Greg Becker


"As a boy I played with toy soldiers a lot and painted many detailed battle scenes, but what I liked more than the drama of fake explosions and the thrill of combat was the colour of the uniforms and being totally absorbed in creating a miniature world in which my role was simultaneously director, script writer, actor and audience.  Painting for me is like a grown up version of playing with toy soldiers.  When I work it often reminds me of the way I would spend hours painting my soldiers uniforms, only the pale blue of a confederates trousers has now become the sky and his grey tunic a passing cloud.

"I like to paint scenes that are unusual, surreal even, but not impossible – they could happen, in fact sometimes I wish they would.  A tree shaped into the form of a giant topiary fish is something I once painted and would actually create, perhaps surrounded by other topiary sea creatures.

"My intention generally is to make images that are simple and have just the right amount of information, no more or less than is necessary to hold your attention.  Producing something very simple that works well is not a simple task and requires the skill of achieving the balance between too busy and too boring.

"The other balancing act between serious and frivolous is also important to me.  If one of my paintings is seen as poetic, humorous, fun, intriguing and thought provoking, then I would consider it an ideal summary.  Over the course of my career I have evolved a group of themes (topiary, soldiers, musicians, trees, Edwardian ladies, canal scenes etc) that have become like old friends.  Some may disappear for a while only to revisit me later, perhaps slightly changed, because like memories they are affected by time, but for them times arrow can point in any direction.

"For an artist a set of favourite themes, just like friends, should sometimes be added to in order to prevent an over reliance on the familiar.  For example, I recently met a group of nice rabbits and they have introduced me to some chickens, but I do not know how long either of them will be around. In fact the burrows are looking very empty at the moment, or is that just the presence of the fox?"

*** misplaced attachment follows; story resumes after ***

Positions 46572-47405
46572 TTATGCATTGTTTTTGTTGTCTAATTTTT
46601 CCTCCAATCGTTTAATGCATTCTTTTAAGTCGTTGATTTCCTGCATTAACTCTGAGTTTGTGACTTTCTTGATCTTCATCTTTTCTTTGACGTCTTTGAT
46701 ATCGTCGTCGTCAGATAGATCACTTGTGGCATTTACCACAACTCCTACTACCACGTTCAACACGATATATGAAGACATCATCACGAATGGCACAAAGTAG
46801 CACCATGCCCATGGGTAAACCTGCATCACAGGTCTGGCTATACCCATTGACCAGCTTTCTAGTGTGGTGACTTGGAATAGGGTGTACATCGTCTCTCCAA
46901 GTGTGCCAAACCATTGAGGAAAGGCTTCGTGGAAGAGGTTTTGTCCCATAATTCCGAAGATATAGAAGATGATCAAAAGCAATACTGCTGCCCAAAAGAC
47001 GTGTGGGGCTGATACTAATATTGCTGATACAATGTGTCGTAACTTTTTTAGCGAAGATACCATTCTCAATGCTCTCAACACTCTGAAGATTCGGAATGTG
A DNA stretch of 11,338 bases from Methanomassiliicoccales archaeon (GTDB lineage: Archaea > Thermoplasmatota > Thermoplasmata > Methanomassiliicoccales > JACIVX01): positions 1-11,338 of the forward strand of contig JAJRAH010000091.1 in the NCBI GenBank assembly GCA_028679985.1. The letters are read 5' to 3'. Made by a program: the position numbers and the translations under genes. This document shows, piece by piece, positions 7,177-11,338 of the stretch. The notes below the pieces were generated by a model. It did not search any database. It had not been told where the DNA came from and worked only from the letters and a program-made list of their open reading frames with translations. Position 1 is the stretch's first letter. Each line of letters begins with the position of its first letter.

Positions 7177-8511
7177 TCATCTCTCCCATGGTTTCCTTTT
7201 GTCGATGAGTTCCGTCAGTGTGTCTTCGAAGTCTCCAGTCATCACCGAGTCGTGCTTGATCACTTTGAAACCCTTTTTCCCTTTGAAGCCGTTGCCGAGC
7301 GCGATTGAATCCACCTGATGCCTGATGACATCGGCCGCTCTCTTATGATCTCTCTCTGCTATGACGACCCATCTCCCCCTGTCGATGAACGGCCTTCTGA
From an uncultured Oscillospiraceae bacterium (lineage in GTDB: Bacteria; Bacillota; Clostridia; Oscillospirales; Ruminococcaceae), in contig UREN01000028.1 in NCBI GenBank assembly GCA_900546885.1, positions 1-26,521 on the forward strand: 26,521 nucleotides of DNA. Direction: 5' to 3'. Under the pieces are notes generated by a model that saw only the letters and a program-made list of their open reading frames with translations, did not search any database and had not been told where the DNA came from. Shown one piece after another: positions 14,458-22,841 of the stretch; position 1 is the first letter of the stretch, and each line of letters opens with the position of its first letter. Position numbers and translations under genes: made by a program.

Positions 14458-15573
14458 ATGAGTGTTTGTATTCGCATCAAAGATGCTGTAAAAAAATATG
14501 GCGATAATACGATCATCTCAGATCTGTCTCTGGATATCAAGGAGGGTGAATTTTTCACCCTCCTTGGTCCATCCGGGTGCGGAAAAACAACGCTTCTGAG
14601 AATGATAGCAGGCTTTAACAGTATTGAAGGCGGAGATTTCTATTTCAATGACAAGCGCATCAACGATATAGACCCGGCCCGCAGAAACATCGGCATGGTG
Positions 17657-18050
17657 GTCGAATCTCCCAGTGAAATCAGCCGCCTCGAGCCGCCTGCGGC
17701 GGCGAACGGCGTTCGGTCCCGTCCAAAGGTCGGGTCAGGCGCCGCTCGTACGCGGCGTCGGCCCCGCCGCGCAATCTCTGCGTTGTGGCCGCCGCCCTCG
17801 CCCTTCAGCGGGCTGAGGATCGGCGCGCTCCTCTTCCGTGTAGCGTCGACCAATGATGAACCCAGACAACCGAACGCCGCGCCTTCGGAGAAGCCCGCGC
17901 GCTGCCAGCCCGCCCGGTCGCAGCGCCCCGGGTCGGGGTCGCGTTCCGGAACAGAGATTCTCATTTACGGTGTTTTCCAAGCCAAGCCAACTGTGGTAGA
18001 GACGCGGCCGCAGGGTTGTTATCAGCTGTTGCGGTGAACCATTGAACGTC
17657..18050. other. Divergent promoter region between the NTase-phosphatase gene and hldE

Greg trained at Leeds University and the Royal College of Art, London.  His work as an illustrator has been commissioned by Dorling Kindersley, Puffin Books, Heinemann, Hewlett Packard, BBC Publications, LWT, The Guardian, The Times and New Scientist Magazine. 

 

Exhibitions

 

2014
Dulwich Walks, Jane Newbery Gallery, London
2005
Group Show, Ampleforth Abbey College
2004
Art For Youth, Brockenhurst College
2003
Group Show, The Long Curve
2000-06
Alan Kluckow Fine Art, Sunningdale
1999
Schley Ritchie Gallery, Atlanta
2002-06
Battersea Contemporary Art Fair
2001-03
Battersea Affordable Art Fair
1996-2005
Art For Youth, Mall Galleries, London
1998
Two Person Show, Deborah Bates Fine Art
1997
Christmas Show, Sally Hunter Fine Art
1996
Princess Schoonerfish, Royal National Theatre, London

  • Bonfire by Greg Becker
  • Burning Leaves by Greg Becker
  • Devotion by Greg Becker
  • End Of The Day by Greg Becker
  • Fitzgerald's Garden by Greg Becker
  • Four Rabbits by Greg Becker
  • Gorse Bushes by Greg Becker
  • Green Windows by Greg Becker
  • Hare, Fox & Leaping Hound by Greg Becker
  • Hilltop Evening by Greg Becker
  • Mackerel Skies by Greg Becker
  • Rabbits & Dandelions by Greg Becker
  • Rolling Field by Greg Becker
  • Scooter by Greg Becker
  • Skipping by Greg Becker
  • The Sixteenth Trumpeters by Greg Becker